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New name, same old problems

The IMA mixed investment 20-60 per cent shares sector, formerly cautious managed, has bounced back after a torrid time over the past few years. Yet the spread of returns suggests there still remains a lack of homogeneity within the sector.

Over the past three years, the average return of the 239 funds in the sector was 34.79 per cent. The top performer, the Henderson managed distribution fund, returned 79.40 per cent while the Barmac Castleton growth fund lost 10.68 per cent at the bottom of the sector.

There is a similar trend over five years, with the top five funds recording an average excess return of more than 400 basis points above the bottom five portfolios.

These spreads should indicate the varying degrees of risk carried by individual products within the sector. It also suggests that comparing a fund directly to its sector benchmark may offer little insight into the relative success or failure of its investment strategy.

Yet there is an important difficulty posed by this. The sector classifications are designed to give investors the ability to judge a fund against its peer group but if it instead obscures the picture, perhaps a more rigid classification is called for.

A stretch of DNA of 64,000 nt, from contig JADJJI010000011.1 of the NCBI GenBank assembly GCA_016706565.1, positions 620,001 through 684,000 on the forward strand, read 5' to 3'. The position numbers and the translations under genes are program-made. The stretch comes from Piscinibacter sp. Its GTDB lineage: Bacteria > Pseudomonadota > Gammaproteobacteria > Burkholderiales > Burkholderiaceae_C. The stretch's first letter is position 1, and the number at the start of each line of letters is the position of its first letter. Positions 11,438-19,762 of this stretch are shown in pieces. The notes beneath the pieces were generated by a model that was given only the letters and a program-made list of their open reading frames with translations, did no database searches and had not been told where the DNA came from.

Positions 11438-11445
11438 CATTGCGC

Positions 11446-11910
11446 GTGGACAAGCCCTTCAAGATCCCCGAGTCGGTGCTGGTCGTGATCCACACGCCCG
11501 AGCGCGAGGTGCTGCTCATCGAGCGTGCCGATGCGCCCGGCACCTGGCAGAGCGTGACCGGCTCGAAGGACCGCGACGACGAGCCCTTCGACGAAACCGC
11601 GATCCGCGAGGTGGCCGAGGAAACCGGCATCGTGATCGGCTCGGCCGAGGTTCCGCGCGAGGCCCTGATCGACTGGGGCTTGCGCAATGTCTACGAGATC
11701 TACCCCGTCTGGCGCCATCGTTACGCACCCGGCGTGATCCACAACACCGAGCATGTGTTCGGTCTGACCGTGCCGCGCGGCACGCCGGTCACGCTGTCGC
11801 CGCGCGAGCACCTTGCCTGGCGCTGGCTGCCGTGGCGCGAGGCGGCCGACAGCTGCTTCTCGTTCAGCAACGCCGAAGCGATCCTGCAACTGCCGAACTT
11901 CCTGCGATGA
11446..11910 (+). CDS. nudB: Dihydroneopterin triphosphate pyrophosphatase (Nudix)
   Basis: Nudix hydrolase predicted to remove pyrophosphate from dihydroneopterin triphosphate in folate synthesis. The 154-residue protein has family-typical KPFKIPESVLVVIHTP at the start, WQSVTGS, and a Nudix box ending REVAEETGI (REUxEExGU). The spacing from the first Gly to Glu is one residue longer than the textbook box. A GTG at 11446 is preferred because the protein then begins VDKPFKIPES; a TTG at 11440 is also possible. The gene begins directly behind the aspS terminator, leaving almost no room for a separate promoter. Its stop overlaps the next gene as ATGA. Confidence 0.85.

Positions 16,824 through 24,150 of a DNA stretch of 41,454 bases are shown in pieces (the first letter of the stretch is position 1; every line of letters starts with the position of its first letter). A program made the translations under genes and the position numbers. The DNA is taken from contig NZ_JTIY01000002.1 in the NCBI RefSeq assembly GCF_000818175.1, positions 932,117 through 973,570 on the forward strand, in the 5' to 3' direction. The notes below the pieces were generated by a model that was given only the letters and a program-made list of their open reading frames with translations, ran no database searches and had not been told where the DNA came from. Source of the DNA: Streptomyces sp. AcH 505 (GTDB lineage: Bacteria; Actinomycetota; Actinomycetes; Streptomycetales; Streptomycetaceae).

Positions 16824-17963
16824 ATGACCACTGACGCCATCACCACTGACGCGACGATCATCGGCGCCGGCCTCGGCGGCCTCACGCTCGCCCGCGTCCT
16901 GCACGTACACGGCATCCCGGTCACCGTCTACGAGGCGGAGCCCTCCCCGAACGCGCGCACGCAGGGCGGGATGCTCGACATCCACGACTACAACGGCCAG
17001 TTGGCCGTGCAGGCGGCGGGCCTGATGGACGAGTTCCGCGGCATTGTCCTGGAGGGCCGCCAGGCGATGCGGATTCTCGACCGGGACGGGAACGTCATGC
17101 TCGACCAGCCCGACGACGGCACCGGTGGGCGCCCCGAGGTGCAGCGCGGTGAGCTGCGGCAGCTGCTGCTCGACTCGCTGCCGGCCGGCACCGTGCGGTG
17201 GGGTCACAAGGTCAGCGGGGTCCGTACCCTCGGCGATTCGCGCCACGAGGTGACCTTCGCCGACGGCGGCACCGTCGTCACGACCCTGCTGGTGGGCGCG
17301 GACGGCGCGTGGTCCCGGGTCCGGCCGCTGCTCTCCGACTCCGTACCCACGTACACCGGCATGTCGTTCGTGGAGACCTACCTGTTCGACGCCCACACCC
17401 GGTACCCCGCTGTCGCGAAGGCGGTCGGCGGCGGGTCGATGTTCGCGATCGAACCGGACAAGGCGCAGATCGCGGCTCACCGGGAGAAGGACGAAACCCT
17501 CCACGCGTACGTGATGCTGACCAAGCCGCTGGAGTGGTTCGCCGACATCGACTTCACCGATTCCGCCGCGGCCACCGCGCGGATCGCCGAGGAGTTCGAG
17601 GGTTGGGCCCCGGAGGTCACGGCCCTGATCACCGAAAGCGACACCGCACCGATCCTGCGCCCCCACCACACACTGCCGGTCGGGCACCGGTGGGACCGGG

Stark underperformance is no doubt cause for concern but how pleased should investors in a lower-risk investment product be with returns far in excess of their benchmarks?

Over five years to March 27, the top-three performing retail-focused funds, Axa global distribution, CF Ruffer total return and Threadneedle navigator balanced managed, have produced returns of more than 60 per cent. In contrast, the FTSE All Share has returned 11.55 per cent over the same period while the MSCI World Index has returned 19.67 per cent, according to FE.

Although none of the top performers are among the sector’s most volatile funds over the longer timeframe, CF Aesculus, Henderson managed distribution and S&W charity value and income feature in both top fives over three years. There is also a slight correlation between lower returns and low volatility.

Whitechurch Securities head of research and AFI panellist Ben Willis says: “The new name does help define it better than cautious managed but it is not a complete solution. There is still a huge variety of funds within the sector. If you asked the average investor what they wanted from one of these funds, they probably would not say high volatility and high returns.”

For advisers, the difficulty is how best to compare the funds within the sector. Long-term underperformers are routinely screened out but perhaps, in this case, it is just as important to filter some of the stellar performers so that client appetite for risk can be matched with fund performance. The change of name is only the start of much-needed additional scrutiny of the sector grouping.

Data supplied by FE

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